Written by Shannon O’Connor
The passage of the new domestic abuse bill through parliament has been slow. It has now finally managed to make it to the committee stage, with a socially distanced meeting taking place on 4 June 2020 to discuss it.
MPs are hoping to use the bill to ban the ‘rough sex’ defence to murder. This is when a defendant kills a woman by strangulation or penetration with an object causing severe internal bleeding. He admits that he did it and that his actions caused her death but states she consented to it as part of a sex game, so it is not murder.
As a matter of law, there is no such thing as this defence. The case law is clear: you cannot ‘consent’ to serious violence being inflicted upon you.
Many people will remember reading the case of R v Brown  1 AC 212,  2 All ER 75 as a law student. This case involved a group of sado-masochistic men who over a 10-year period from 1978 willingly participated in the commission of acts of violence against each other, including genital torture, for the purposes of sexual pleasure. The appellants were tried on charges of assault occasioning actual bodily harm and unlawful wounding. Following a ruling by the trial judge that the consent of the victim afforded no defence to the charges, the appellants pleaded guilty and were sentenced to terms of imprisonment. They appealed against their convictions, and the case reached the House of Lords where the convictions were upheld. It was held that consensual sado-masochistic acts which occasioned actual bodily harm to the victim were assaults, notwithstanding the victim’s consent to the acts inflicted on him.
However, claims of consent to violence against women can result in a lesser charge being brought, or no prosecution at all1. Where the violence is so extreme it results in the victim’s death, perpetrators can use a victim’s purported consent to the acts of violence to argue they did not have the necessary mens rea for murder. There are two points to be made here. Firstly, it is of course relatively easy to say someone consented if they are dead and cannot contradict that assertion. Secondly, even if someone has given their consent, it should not follow that the person committing the act did not therefore have the intention to cause them really serious harm. Consent and intention are not mutually exclusive.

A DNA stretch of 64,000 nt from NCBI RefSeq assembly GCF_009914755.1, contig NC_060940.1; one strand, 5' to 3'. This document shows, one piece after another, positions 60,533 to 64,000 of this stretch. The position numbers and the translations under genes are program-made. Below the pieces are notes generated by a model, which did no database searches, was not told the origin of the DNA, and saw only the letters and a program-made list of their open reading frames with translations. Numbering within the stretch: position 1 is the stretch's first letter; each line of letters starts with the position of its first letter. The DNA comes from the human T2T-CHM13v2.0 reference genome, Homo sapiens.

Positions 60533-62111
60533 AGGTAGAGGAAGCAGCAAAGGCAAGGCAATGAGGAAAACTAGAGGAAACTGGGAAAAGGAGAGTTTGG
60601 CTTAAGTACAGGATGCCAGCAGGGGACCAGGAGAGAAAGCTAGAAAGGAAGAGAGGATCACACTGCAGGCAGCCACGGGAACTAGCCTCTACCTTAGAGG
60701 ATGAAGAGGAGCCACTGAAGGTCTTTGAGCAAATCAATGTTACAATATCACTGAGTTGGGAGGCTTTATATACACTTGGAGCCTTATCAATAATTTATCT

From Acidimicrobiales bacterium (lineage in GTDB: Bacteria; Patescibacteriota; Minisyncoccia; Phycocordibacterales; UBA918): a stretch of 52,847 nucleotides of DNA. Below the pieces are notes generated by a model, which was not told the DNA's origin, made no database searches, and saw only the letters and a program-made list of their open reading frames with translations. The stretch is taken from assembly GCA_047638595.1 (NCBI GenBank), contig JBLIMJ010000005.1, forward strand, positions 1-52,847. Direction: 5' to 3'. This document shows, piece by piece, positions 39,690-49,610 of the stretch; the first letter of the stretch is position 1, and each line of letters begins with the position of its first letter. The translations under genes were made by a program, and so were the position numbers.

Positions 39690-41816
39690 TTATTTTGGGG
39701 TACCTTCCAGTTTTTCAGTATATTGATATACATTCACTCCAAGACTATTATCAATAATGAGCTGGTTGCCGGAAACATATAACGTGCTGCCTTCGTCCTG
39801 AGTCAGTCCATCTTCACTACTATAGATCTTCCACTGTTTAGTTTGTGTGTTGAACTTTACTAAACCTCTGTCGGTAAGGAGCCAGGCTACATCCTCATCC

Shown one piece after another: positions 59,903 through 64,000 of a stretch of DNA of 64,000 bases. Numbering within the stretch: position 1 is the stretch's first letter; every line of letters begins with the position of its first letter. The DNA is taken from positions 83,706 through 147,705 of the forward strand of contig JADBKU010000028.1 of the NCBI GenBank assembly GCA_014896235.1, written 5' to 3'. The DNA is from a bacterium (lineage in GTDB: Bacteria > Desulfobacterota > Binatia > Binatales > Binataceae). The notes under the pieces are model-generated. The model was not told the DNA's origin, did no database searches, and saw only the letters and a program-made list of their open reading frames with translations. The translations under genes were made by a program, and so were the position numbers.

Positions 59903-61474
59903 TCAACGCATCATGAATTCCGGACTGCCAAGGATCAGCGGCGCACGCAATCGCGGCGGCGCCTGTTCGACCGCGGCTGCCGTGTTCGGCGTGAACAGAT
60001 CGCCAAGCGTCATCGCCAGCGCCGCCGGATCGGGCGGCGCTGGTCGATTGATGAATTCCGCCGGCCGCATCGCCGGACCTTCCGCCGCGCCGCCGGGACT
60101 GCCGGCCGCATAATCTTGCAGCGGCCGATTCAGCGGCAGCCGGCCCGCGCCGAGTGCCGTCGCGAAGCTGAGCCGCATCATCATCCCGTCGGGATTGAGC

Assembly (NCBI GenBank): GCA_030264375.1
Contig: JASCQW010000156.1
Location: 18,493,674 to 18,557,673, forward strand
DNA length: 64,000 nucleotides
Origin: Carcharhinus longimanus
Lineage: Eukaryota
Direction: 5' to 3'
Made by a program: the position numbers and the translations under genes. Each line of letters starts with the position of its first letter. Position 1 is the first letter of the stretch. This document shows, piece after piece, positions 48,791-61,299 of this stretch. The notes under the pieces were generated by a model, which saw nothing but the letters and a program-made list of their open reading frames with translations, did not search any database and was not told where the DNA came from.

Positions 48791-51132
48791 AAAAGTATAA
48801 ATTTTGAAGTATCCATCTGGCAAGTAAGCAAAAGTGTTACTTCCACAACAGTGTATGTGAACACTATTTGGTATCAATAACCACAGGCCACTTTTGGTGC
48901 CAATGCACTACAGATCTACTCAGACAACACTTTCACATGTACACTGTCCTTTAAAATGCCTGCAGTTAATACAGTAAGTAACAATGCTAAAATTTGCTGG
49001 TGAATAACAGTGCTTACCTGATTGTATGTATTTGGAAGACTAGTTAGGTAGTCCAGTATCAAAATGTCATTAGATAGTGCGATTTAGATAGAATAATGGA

A notable example of this so-called ‘rough sex’ defence in recent times is the case of Natalie Connolly. She died of vaginal arterial bleeding and suffered 40 separate injuries including serious internal trauma, a fractured eye socket, and facial wounds. Her partner, John Broadhurst, claimed it was a result of sex games “gone wrong”.
Broadhurst was initially charged with murder but later admitted manslaughter by gross negligence. He was sentenced in 2018 to three years and eight months imprisonment2. This was referred to the Attorney General’s office under the unduly lenient sentence scheme. However, the office said the sentence would not be referred to the Court of Appeal, as it fell within the available range.
At the second reading of the domestic abuse bill on 28 April 2020, MPs Harriet Harman and Mark Garnier discussed their proposed amendments. They want the bill to include statutory provisions to ensure this so-called ‘rough sex’ defence is not used to enable offenders to escape a murder charge or conviction. The proposed amendments also include ensuring that any potential dropping of the charge by the CPS needs to be checked by the Director of Public Prosecutions. They also want the bill to stop post-mortem abuse where the victim’s name is effectively dragged through the mud by asserting her sexual proclivities in open court, potentially through the issuance of reporting restrictions.
The Justice Secretary, Robert Buckland, stated in response to the proposed amendments that this is a complex area of criminal law, but the Government’s approach would be set out before the report stage, on 25 June 20203.